AfricaStoryWayang ; Chinese street opera in Singapore by Aga Szydlik

In Malay language, Wayang means “a theatrical performance employing puppets or human dancers”, commonly referred to Chinese street opera in Singapore.
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DEADLINE: FRIDAY, NOVEMBER 30, 2018
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In Malay language, Wayang means “a theatrical performance employing puppets or human dancers”, commonly referred to Chinese street opera in Singapore.

Wayang also has roots in Indonesia and it translates to the “shadow” and when the term is used to refer to kinds of puppet theatre, sometimes the puppet itself is referred to as Wayang (3). Wayang is an open-air theatre performance that incorporates a wide range of art forms such as a song, mime, dance, acrobatics, and martial arts (2). Chinese opera performances were observed in Singapore in the 19th century when Chinese immigrants brought the art form into Singapore. Operas are typically performed as an art form for entertainment, as well as during religious occasions at temples and celebrations at clan associations (4).

One of the most famous opera houses was the Lai Chun Yuen theatre, the famous venue hosted opera stars from China and Hong Kong. The theatre was so prominent that the streets around it were given nicknames that circle around it. Smith Street was known as Hei Yuen Kai (Theatre Street), Temple Street was known as Hei Yuen Hau Kai (Back of Theatre Street), and Trengganu Street was known as Hei Yuen Wang Kai (Side of Theatre Street). The theatre, known as Lai Chun Yuen, was located at 36 Smith Street (5).

Lai Chun Yuen was built in 1887, located on Smith Street and designed in the style of a traditional Chinese teahouse. Theatre staged Chinese opera, specifically Cantonese opera twice a day. It was by far the most popular Chinese opera theatre in Singapore in the late 19th century (5).

The theatre was the epitome of vice as Smith Street was the red-light district back then. There were private cubicles designed for discreet activities and opium smoking was a common sight in the theatre. The Chinese considered opium smoking normal and in 1848, Singapore has 15,000 Chinese opium smokers. This represented one-third of the adult Chinese population (6).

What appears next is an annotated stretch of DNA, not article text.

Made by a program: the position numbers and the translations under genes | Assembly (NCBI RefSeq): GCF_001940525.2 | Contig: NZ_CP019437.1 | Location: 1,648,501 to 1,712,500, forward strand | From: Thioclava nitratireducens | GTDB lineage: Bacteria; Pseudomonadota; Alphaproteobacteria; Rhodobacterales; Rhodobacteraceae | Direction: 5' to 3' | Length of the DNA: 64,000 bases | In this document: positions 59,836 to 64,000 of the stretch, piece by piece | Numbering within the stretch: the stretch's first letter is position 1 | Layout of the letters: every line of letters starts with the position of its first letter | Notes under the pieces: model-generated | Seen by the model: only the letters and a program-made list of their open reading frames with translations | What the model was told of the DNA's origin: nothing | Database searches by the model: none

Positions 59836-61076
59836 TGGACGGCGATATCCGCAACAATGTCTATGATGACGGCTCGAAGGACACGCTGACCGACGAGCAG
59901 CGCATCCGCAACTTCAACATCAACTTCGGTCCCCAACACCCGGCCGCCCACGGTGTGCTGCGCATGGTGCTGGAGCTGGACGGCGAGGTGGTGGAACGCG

In the late 1920s, movies were invented and introduced to the world. This had greatly impacted Lai Chun Yuen’s business as people preferred “talking films” as compared to opera shows. The increased in cinema halls in amusement parks like the Great World City was a competition to the opera house. The owner of the opera house wanted to include a movie room to ensure the opera house’s survival but eventually the opera house was rented to the Shaw Brothers and the opera house was renamed Sun Seng Theatre (6)

Wayang ; Chinese street opera in Singapore | Aga Szydlik

Wayang ; Chinese street opera in Singapore | Aga Szydlik

Wayang ; Chinese street opera in Singapore | Aga Szydlik

Wayang ; Chinese street opera in Singapore | Aga Szydlik

Wayang ; Chinese street opera in Singapore | Aga Szydlik

Wayang ; Chinese street opera in Singapore | Aga Szydlik

Wayang ; Chinese street opera in Singapore | Aga Szydlik

Wayang ; Chinese street opera in Singapore | Aga Szydlik

(1) National Library Board Singapore
http://eresources.nlb.gov.sg/infopedia/articles/SIP_1218_2011-06-28.html
(2) Chinese street opera in Singapore
https://lionraw.com/2013/09/04/chinese-street-opera-in-singapore/
(3) History of Wayang
http://shadowtheatre-ika.blogspot.com/2010/08/history-of-wayang-kulit.html
(4) Chinese Opera
https://roots.sg/intangible-cultural-heritage-inventory/performing-arts/chinese-opera
(5) Lai Chun Yuen – Famed Chinese Opera Theatre of the Past
https://www.ghettosingapore.com/lai-chun-yuen-famed-chinese-opera-theatre-of-the-past/
(6) Wikipedia
https://en.wikipedia.org/wiki/Lai_Chun_Yuen_Opera_House

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